“In a genre where wearing your influences on your sleeve is the norm, I love that I can’t really tell where Sam Baxter’s ideas have come from. He’s obviously spent a long time studying old singers, and he’s looked to traditional music from elsewhere in Europe for inspiration, but the effect is sounding like nobody but himself. He doesn’t make the music sound pretty, but it never sounds like he’s not in complete control. I think he’s only going to get better with time.” – Jim Moray, writing for Tradfolk.co.


“From the opening field recordings of ‘Cân O Glod I’r Clettwr’ to the final, stripped-back arrangement of ‘Ffarwel I Aberystwyth’, Cynefin’s debut album is an aural road trip – a postcard – through a place, a time and its people. In our opinion, it’s nothing short of a masterpiece.” Read the full review here on Tradfolk.co.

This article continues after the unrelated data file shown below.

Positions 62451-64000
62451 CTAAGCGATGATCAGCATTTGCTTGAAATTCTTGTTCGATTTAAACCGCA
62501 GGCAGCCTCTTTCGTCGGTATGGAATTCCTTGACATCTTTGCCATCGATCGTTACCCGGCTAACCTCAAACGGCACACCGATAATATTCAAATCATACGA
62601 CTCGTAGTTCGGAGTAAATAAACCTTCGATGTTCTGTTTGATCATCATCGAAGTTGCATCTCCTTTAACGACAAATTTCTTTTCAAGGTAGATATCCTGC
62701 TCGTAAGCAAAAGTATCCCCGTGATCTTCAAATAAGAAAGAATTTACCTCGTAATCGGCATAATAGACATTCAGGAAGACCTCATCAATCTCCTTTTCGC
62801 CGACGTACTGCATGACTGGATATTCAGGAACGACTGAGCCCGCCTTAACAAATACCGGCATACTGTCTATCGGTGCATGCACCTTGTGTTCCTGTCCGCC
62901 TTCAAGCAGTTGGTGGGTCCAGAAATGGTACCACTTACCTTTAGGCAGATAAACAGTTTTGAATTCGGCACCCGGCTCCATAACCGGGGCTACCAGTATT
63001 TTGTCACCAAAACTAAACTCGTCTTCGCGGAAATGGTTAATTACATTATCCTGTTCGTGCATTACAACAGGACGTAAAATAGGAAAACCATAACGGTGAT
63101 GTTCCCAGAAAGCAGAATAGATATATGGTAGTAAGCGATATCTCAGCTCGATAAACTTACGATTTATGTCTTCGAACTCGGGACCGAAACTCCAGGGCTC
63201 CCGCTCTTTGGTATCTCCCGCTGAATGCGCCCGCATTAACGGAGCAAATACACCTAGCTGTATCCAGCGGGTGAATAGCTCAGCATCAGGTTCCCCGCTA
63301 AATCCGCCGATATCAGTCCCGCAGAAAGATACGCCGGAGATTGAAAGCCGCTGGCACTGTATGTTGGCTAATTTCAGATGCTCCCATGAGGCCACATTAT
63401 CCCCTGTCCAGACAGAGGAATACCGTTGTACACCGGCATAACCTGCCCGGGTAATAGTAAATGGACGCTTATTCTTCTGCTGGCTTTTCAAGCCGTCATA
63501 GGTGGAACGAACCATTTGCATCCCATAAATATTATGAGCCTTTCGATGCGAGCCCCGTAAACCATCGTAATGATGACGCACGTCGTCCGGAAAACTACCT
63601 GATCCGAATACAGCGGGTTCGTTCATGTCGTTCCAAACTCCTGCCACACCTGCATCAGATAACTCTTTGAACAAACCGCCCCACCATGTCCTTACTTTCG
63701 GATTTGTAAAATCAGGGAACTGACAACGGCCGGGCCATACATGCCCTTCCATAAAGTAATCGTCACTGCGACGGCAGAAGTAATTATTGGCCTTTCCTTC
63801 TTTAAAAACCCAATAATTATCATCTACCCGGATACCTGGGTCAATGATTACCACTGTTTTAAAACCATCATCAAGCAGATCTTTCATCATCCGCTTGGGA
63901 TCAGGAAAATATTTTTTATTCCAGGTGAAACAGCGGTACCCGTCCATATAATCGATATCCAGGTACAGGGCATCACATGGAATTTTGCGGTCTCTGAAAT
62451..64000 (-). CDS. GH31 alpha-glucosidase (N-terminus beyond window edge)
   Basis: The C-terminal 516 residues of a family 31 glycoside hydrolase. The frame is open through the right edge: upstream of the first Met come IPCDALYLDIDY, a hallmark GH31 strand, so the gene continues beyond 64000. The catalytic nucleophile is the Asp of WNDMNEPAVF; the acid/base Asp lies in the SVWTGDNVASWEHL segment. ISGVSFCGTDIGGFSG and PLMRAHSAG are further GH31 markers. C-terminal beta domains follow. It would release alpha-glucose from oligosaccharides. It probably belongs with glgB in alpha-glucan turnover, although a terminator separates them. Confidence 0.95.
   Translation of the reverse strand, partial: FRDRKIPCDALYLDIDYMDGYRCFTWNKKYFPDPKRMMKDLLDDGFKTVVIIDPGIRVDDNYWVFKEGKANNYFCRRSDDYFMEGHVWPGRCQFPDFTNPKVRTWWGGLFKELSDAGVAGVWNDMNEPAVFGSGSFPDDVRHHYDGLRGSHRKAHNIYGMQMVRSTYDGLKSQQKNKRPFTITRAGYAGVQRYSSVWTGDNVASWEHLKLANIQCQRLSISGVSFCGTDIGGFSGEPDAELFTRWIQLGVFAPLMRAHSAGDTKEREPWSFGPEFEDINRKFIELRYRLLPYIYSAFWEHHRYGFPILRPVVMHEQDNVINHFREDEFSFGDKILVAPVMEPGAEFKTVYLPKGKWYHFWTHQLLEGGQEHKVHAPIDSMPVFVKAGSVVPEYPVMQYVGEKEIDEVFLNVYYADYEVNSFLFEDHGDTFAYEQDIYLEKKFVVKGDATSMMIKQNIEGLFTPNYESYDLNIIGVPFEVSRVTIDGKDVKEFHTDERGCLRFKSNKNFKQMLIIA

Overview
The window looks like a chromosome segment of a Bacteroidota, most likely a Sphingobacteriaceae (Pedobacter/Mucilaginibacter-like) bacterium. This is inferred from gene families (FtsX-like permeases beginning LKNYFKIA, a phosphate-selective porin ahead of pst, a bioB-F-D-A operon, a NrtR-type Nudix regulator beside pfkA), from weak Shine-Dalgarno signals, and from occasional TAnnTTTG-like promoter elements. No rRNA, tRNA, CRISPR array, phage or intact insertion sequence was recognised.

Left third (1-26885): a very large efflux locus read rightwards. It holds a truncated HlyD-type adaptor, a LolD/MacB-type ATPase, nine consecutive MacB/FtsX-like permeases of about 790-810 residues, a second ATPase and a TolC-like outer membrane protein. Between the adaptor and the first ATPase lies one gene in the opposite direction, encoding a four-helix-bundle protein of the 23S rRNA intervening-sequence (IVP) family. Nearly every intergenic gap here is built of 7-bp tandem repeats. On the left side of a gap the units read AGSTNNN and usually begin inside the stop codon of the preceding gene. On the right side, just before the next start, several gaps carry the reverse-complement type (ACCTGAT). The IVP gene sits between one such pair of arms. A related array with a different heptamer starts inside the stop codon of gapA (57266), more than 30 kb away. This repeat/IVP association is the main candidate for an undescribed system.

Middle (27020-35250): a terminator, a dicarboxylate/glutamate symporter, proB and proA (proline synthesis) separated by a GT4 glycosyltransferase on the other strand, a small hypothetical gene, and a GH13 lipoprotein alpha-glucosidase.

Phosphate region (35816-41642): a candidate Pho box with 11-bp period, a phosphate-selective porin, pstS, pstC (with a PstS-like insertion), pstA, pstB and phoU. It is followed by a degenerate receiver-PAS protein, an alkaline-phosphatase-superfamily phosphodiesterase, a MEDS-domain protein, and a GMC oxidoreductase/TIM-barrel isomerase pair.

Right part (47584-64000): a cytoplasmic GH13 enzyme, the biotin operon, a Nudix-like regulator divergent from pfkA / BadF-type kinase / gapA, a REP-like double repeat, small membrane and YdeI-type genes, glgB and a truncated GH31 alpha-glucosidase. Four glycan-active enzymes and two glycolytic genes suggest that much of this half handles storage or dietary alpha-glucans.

Frankie Archer

Frankie Archer releases 'Close the Coalhouse Door', her second single. The artwork is the same as her first single, 'Over the Border' - the artist stands against an orange background, clutching a fiddle - but this time it has added white squiggles around the edges.

“Frankie is a great singer and top-level fiddle player, but, most interestingly to me, she’s also a really great producer. Her singles so far have been startling because there’s so much attention to detail in the sound itself, weaving intricate arrangements around the possibilities in her multitracked voice and violin. It’s the most refreshing and interesting treatment of traditional music that I’ve heard in ages, and the potential of her solo live show makes me really hopeful for the next decade of forward-looking English folk.” – Jim Moray, writing for Tradfolk.co.

Jennifer Reid

Jennifer Reid and Tom Kitching performing traditional music in the Gallows Pole. She is singing while he is standing behind her left should playing the fiddle.